“I was the one who posted the salary information online. I acted alone and I take full responsibility,” Mariana admits in her meeting with Kendra. She pauses for a moment, considering making that false accusation, but thinks better of it. She adds, “but before you fire me, there’s something I want to say: I don’t regret it because we disclosed a discriminatory wage gap and got salary laddering as a result. I fought for women in tech and I’d do it again.”
But, as it turns out, the board’s not going to fire her. Kendra re-assigns Mariana to her app and, when a skeptical Mariana questions it, Kendra says that the company didn’t want to let an engineer of her caliber get away. Mariana’s stunned by the turn of events but when she walks out of her meeting, the reason behind the change becomes clear: Evan signed off on taking the company public — he’d been a firm no before — in order to keep Mariana at Speckulate.
“I don’t want to lose you,” he says, trying to convince himself and Mariana he’s only talking about her engineering prowess…and failing miserably.
At school, Davia’s still struggling with her track three class. After the gumboot fiasco, Davia’s content to just stay in her lane and do things the way she’s always done them. Malika tries to push her to take the setback as an opportunity to engage more but given the mocking she’s had to endure, both from her students and Malika, for her efforts, she’s at a loss.
As frustrating as watching Davia’s storyline has been, I find myself pretty sympathetic to her plight: the work to unlearn the lessons of white supremacy is both hard and messy…and, if you’re committed to that unlearning, you’re probably going to fail a bunch of times before you get it right. These days, our tolerance for failure is minimal and, in some cases, that’s understandable….but sometimes we get so discouraged by the failure and the mess, that we don’t give credit for genuine good faith efforts and urge folks onward. But Malika recognizes that Davia’s trying and offers a book to help her along in her journey: White Fragility: Why It’s So Hard for White People to Talk About Racism by Robin DiAngelo. But, after a tough day at school — Davia sends one of her track three students, Andre, to the principal’s office — she tosses it into a drawer and collapses on her bed.
The next day, though, she learns that the consequences of a principal’s office visit are far beyond what she anticipated. The visit pushed Andre into a diversionary program that, ostensibly, puts him on the path to juvie. Davia happens upon probation officers shoving Andre into the wall, searching his backpack. Once they leave — after handing Andre his first strike — Davia apologizes for their treatment but Andre reminds her that she’s the reason he’s in the diversionary program in first place.
Davia: I will talk to Principal Sullivan.
Andre: Don’t act like you care.
Davia: I’m sorry, but I don’t know how to teach kids who don’t want to be taught.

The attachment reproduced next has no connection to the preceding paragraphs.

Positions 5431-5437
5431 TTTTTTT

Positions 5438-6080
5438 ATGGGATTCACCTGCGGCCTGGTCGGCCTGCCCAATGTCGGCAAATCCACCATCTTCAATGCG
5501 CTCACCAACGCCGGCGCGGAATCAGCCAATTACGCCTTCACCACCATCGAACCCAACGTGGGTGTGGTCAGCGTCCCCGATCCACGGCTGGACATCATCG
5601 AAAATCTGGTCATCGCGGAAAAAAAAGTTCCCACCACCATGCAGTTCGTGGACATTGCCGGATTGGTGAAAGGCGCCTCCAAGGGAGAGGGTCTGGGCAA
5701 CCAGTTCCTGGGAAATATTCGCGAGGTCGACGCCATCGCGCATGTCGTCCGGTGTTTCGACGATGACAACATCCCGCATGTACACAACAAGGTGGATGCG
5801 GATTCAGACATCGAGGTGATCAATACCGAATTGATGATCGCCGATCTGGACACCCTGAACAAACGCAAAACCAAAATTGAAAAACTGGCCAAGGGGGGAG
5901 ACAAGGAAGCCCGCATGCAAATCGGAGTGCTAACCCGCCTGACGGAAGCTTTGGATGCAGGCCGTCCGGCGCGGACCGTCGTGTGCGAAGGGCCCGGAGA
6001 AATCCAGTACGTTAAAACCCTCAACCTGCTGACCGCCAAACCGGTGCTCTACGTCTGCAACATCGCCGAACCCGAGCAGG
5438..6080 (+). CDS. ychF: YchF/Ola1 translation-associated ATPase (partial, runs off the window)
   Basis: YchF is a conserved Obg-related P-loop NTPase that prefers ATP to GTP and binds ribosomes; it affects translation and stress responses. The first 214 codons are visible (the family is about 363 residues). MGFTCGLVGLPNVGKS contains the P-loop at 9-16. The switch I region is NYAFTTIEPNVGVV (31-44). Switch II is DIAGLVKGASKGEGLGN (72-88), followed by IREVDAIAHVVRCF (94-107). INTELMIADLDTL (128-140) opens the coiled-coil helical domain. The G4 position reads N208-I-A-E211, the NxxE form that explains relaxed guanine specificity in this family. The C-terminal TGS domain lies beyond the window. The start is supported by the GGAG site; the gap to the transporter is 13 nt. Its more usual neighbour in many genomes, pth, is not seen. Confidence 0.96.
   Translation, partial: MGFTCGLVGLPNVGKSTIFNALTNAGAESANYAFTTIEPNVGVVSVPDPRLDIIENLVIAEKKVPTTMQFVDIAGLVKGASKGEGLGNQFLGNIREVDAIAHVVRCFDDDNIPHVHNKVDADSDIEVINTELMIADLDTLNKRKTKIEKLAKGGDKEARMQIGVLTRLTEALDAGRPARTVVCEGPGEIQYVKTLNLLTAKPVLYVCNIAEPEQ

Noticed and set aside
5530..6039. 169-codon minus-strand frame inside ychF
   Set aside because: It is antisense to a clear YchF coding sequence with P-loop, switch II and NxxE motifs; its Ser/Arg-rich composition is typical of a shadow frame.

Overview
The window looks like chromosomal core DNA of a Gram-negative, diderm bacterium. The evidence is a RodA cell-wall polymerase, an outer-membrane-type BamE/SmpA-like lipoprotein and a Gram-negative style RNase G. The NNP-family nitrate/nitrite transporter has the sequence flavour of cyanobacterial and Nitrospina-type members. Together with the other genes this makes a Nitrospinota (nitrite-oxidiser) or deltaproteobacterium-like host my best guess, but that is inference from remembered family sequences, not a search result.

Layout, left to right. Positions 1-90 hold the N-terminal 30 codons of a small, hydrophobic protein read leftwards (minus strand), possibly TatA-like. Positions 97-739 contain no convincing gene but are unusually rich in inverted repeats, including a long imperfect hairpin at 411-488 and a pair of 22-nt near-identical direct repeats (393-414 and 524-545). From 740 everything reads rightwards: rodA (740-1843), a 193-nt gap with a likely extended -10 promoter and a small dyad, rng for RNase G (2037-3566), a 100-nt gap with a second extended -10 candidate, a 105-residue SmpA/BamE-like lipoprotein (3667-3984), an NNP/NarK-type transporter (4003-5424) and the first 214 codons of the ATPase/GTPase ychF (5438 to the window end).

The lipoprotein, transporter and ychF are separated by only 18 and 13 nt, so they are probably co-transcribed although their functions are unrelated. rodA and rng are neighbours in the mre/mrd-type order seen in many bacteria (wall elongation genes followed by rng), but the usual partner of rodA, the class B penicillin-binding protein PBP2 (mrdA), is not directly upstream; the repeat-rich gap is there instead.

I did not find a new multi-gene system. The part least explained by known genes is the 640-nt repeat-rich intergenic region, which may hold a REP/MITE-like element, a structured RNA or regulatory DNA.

Andre: You mean black kids.
Davia: In my classroom, I don’t see color. I’m colorblind.
Andre: Yeah, well that’s your problem.
Realizing that her blindspots are having an impact on her students, Davia heads back to the Coterie after work, pulls White Fragility out of her drawer and starts reading.
+ Even though Judge Wilson’s decided not to press charges against Malika for violating the restraining order (thanks Callie!) the LA County attorney is still filing felony charges in her case. She’s offered a plea deal — pleading guilty to a misdemeanor charge, a $5,000 fine plus 30 days in jail — and spends most of the episode debating whether or not to take it. She talks to her father, her brother, and Callie (strangely, though, not her boyfriend) and decides to take the plea. With good behavior, she’ll be out in two weeks and won’t have a felony on her record. But when the County attorney adds a stipulation to the plea deal that’d prohibit Malika from doing any organizing, she rejects it and declares that she’s going to trial.
This isn’t unprecedented: the LA County Attorney tried this with Melina Abdullah, who plays herself on Good Trouble.
+ If you’re unfamiliar with tracking, the folks at Good Trouble have created this great explanatory video.
+ After discovering that he and Callie are on opposite ends of Legal Aid’s housing lawsuit, Jamie asks Callie to step back from the case…essentially prioritizing his career over hers. Much to my surprise, she doesn’t respond by dumping him right away but, instead, by the end of the episode, she decides to avoid the conflict of interest by moving back to the Coterie. Only problem? The space in the loft is now occupied by another Gael-loving brunette, Isabella.
+ Also? I hope there’s more to the story of how Isabella ended up living at the Coterie because, right now, I’m scared that she’s on some Single White Female type -ish. I hope Mariana doesn’t end up axe murdered in her sleep.
Next Week: A Sisterly Reunion!